Carlson vs Caruana

When he went down 1-0 in Game 8, Carlsen said that even worse than the prospect of losing the title was the feeling that Karjakin—then the world No. 9 and objectively a class below Carlsen as a chess player—might be the one to gain it.

It’s rumoured that Vladimir Putin gifted Sergey Karjakin a million-Euro budget for his 2016 World Championship tilt at Carlsen;

This time it’s Carlsen and Caruana for the championship and, as far as I know, none of the uncountable threads of corruption emanating from Russia among many other sources have entangled this match—

it’s not out of the question that Rex Sinquefield has similarly attempted to bankroll the best preparation for Caruana.

Fine. Whatever. It’s still going to be great. This article is a lovely introduction for American sports fans.

The first move sets the tone so that the games take on a vastly different shape—1.e4 generally leads to open positions, while 1.d4 leads to closed positions; one is like batting to a right-handed pitcher, the other like facing a lefty. From the moves that follow, the two types of game have different structures, different characteristics, different feels: 1.e4 is like playing guitar; 1.d4 is like playing piano.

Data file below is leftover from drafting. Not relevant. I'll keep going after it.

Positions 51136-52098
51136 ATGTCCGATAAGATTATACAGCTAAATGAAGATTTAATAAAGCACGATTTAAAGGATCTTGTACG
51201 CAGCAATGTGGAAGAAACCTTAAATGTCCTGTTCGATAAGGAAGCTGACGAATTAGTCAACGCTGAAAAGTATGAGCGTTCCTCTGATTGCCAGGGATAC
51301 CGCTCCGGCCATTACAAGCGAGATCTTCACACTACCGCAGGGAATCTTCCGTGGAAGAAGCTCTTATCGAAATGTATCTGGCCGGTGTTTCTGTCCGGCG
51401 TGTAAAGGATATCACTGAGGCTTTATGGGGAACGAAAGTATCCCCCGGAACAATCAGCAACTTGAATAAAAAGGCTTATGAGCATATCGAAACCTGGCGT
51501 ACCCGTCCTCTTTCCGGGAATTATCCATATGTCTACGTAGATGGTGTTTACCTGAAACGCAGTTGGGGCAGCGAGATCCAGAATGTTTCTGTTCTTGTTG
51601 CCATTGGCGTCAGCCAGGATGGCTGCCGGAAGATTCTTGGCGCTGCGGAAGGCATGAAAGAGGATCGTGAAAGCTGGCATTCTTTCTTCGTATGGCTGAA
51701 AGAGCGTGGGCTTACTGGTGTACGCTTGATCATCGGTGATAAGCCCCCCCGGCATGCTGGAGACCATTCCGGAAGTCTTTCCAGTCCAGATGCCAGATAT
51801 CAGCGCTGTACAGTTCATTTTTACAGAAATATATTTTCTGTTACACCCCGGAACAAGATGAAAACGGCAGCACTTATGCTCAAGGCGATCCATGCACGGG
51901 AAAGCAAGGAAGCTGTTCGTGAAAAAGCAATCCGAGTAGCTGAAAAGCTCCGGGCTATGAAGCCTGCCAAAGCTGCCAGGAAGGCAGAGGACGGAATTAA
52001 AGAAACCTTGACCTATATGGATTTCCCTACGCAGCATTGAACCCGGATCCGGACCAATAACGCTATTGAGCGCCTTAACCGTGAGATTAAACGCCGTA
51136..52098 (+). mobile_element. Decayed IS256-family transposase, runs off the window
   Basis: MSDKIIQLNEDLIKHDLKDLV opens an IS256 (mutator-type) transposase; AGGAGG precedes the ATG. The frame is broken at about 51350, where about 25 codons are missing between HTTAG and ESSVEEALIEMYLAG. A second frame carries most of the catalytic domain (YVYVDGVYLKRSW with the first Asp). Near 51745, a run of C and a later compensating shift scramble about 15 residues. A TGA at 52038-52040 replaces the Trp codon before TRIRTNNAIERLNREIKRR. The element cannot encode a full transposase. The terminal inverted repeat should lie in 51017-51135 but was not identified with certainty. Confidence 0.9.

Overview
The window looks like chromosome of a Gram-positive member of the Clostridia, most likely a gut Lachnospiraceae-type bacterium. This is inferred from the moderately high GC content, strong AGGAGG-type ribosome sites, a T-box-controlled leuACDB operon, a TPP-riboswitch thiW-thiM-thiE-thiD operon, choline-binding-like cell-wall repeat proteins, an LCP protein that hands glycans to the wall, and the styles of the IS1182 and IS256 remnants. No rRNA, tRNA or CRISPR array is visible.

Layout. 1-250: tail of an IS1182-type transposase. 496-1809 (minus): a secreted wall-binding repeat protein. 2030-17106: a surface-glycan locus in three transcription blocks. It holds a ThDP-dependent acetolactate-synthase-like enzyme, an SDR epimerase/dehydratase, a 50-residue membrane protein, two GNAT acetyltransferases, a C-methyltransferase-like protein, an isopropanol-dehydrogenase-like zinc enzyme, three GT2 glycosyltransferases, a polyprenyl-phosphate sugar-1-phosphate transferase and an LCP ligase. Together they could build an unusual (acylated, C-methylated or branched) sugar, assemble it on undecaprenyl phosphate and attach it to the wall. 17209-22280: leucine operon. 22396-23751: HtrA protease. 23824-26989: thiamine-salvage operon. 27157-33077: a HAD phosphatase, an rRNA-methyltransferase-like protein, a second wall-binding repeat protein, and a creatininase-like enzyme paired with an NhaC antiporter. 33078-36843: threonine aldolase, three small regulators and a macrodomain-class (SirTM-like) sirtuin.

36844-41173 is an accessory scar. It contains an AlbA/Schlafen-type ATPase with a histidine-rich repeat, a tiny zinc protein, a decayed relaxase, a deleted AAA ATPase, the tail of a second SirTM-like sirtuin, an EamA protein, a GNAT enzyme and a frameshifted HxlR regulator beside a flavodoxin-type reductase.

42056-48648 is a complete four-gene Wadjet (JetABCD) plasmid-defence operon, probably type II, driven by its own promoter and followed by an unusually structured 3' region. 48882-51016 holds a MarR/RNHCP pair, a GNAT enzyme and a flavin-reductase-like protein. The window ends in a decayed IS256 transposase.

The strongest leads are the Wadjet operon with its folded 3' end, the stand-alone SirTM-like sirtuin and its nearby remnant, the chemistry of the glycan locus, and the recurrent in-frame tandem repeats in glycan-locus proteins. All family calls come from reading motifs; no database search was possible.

In addition, one terrific quirk of chess is that elite players will often engage other elite players on an ad hoc basis as seconds to help them prepare for a big tournament. For example, world No. 6 Maxime Vachier-Lagrave was part of Team Magnus for the 2016 World Championship match—the equivalent of James Harden assisting LeBron James at the NBA Finals. Vladimir Kramnik famously seconded for Garry Kasparov with his successful 1995 World Championship match, and then took the title off him five years later.

—Ben Tippett, Deadspin[^1]